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Control begets success – Matt Greenhalgh

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With a feature film premiering in the States, writer Matt Greenhalgh could rest on his laurels, but it’s more important to continue with the job in hand, he tells Matt Hemley

When the Joy Division film Control enjoyed its New York premiere last week, its writer Matt Greenhalgh wasn’t there to share the excitement.

Instead, Greenhalgh, who successfully combines a career writing for both television and film, had his head down researching his latest project.

“I had a ticket to attend but it is a long way and I have too much to do,” he says. “Once you are into something you have to stay in that place. I know it was a once in lifetime opportunity but I have to be on to the next thing. Control is getting a lot of press and a lot of plaudits, but for me as a writer I am not in that world anymore. I don’t mind sitting back and watching it all from my computer.”

Greenhalgh, 35, evidently takes his work seriously and is not one to be caught up in the glitz and glamour of Hollywood and everything that being involved in a feature film offers.

Instead, he would rather concentrate on the task at hand.

This devotion to his art has paid off as far as Control is concerned. The film, a biopic of Joy Division’s lead singer Ian Curtis, has been receiving positive reviews.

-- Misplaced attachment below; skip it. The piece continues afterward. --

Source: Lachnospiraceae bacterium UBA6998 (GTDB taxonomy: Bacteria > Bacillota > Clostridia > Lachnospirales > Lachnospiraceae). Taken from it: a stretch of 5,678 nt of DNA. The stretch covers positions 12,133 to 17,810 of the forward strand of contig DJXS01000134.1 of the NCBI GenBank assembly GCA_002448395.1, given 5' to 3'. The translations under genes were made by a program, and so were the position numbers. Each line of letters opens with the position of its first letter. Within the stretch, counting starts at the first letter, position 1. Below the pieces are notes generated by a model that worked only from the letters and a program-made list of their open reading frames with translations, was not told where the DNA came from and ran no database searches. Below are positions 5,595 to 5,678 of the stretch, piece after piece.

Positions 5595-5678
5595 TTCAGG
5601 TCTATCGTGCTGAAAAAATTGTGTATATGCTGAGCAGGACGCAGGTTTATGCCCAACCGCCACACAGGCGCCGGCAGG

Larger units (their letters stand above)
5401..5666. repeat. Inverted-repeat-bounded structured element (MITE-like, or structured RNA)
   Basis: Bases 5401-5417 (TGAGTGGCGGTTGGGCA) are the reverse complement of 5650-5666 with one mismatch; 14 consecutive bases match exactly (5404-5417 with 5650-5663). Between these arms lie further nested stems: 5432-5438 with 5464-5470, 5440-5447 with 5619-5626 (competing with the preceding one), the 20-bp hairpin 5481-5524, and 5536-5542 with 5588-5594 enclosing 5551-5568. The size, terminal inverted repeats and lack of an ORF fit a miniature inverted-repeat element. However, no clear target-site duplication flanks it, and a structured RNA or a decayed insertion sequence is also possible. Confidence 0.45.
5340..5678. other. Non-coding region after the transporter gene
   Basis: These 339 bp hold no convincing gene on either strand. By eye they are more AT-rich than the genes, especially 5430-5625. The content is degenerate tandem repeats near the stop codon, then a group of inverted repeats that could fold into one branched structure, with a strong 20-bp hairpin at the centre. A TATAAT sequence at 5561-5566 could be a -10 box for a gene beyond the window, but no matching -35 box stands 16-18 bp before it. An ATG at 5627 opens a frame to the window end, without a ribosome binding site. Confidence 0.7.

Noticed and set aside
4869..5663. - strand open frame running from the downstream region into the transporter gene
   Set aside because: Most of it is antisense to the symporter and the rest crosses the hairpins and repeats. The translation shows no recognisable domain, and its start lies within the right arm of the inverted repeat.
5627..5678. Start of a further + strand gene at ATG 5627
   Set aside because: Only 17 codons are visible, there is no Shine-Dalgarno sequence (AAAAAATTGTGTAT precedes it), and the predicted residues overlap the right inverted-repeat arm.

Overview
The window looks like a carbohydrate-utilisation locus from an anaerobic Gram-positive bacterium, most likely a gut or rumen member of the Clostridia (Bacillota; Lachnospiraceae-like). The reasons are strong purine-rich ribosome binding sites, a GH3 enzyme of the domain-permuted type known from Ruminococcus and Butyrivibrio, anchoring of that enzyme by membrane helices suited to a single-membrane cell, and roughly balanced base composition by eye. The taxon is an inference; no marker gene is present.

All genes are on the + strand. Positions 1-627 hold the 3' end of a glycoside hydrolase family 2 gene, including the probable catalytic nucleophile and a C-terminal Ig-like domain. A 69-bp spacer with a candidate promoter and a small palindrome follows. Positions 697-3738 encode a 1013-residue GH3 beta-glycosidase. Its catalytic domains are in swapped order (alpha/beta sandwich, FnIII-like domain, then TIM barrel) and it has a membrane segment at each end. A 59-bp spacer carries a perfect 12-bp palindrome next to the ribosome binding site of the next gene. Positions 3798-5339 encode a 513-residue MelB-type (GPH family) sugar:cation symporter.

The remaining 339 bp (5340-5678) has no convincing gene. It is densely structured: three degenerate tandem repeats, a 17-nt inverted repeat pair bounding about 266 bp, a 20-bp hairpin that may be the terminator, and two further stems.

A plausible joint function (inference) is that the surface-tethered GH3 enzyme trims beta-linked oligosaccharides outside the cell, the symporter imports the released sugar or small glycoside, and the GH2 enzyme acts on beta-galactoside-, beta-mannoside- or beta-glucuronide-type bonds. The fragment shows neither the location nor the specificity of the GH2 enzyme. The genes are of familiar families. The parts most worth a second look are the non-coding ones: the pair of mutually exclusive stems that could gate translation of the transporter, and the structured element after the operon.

It stars Samantha Morton and is based on a book by Curtis’ wife Deborah, called Touching From a Distance, which provides a personal account of her life with the singer, who killed himself in 1980.

Greenhalgh, who has previously written a number of television dramas, including Channel 4’s Legless and the BBC series Burn It, was asked to come on board as writer when a friend of his in Hollywood mentioned his name to a producer who had bought the rights to Deborah Curtis’ book.

A screenplay had already been written, but the producers were not happy with it and wanted someone who knew Manchester, where Curtis was from, to have a go.

Greenhalgh, a northerner who grew up in Prestwich, Greater Manchester, was a perfect fit.

“I managed to get videos with various clips of Joy Division concerts from a fan I knew and that was key,” he says. ‘I talked to people and I watched footage to get his voice. Then I managed to get hold of the letters he used to write to Annik Honore – a journalist he was having an affair with – and that was good because I could read those letters, which are that personal, in his voice. Suddenly it all started to click. I had a list of a lot of people I wanted to speak to, which got curtailed because as soon as you feel you are ready to write then I think you should do it. Some writers sit around when they are ready and have a bit more thinking time and put it off. But at the end of the day a writer has to sit down and do it.”

Despite having written predominantly for television, he did not find writing a film much different, claiming the only real difference is the length.